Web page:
Digital Copyright Law
In Digital Copyright Law, Professor Hutchison identifies and analyzes the many novel legal issues that often arise in this area of growing importance. This book assesses the developing law against an interpretive methodology that seeks to rationalize rights, and brings coherence to the Copyright Act, in the face of challenging digital facts. Included in this methodology is a detailed analysis of the meaning and applicability of the principle of technological neutrality.
This comprehensive treatment of Canadian digital copyright law examines the recent digital amendments to the Act in depth — including separate chapters on technological protection measures (digital locks) and the treatment of Internet intermediaries. Detailed consideration is given to developing caselaw on key issues such as the right to copy, the right to communicate a work to the public by telecommunication, the application of fair dealing rules in the digital sphere, and the use of Norwich orders to identify Internet infringers. Other issues not yet addressed in the law, such as the applicability of exhaustion rules to digital goods, and private international law rules for ubiquitous infringement, are also discussed.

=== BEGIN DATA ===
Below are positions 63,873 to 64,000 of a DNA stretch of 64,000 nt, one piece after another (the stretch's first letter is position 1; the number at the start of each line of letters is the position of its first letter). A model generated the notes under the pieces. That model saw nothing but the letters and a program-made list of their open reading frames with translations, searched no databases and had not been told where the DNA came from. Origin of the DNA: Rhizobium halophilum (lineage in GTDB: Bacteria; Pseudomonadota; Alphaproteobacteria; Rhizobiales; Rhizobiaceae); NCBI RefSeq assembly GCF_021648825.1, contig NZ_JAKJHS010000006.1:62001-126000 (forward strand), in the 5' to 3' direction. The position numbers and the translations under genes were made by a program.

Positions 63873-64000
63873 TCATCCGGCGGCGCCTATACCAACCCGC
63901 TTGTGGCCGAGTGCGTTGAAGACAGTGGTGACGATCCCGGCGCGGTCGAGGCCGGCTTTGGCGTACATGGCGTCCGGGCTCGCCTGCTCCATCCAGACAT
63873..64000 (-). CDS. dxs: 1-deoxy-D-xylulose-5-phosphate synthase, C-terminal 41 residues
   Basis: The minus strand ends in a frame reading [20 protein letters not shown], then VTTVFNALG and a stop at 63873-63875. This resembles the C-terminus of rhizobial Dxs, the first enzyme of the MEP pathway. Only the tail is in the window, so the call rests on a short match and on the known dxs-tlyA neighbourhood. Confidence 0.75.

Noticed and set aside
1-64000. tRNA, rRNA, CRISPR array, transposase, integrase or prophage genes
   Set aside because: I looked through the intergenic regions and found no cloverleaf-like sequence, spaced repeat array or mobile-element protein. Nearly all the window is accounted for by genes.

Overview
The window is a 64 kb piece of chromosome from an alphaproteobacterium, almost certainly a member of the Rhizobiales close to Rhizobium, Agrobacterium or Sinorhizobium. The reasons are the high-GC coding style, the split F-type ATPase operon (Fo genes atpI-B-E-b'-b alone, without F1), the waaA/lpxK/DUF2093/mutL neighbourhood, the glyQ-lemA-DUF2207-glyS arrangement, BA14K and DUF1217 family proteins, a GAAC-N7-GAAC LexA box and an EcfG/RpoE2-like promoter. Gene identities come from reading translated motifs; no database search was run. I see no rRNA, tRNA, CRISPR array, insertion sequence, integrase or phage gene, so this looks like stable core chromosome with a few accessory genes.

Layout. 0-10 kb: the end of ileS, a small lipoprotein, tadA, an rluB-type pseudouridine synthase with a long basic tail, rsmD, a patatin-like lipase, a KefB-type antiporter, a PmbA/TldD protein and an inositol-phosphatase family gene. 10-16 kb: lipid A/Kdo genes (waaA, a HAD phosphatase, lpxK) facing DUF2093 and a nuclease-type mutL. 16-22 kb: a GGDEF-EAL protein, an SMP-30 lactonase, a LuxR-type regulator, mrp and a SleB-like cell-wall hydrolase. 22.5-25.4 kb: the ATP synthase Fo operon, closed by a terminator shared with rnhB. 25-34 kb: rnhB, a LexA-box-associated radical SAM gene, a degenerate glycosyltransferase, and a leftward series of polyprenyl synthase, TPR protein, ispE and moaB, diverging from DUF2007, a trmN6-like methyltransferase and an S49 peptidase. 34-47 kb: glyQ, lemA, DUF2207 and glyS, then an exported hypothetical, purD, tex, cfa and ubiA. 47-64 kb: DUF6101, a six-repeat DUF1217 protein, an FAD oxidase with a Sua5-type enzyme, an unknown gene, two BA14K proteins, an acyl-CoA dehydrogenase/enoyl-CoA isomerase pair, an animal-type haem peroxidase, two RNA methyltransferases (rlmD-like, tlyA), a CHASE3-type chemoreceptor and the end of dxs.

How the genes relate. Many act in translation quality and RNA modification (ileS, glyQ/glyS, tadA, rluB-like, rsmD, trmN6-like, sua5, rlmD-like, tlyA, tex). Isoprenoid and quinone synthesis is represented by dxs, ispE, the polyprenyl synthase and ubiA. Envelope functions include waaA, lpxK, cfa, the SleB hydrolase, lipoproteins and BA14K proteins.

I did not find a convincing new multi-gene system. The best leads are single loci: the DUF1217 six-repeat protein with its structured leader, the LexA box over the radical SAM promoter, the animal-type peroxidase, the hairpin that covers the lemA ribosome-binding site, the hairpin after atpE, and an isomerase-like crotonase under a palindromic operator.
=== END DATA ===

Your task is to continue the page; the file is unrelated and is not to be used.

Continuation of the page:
Dr. Cameron Hutchison is a professor of law at the University of Alberta, where he has researched and taught in the areas of intellectual property law, copyright law, and statutory interpretation for the past dozen years. He is the author of numerous publications, including several pieces on the interaction between digital technology, copyright law, and legal interpretation.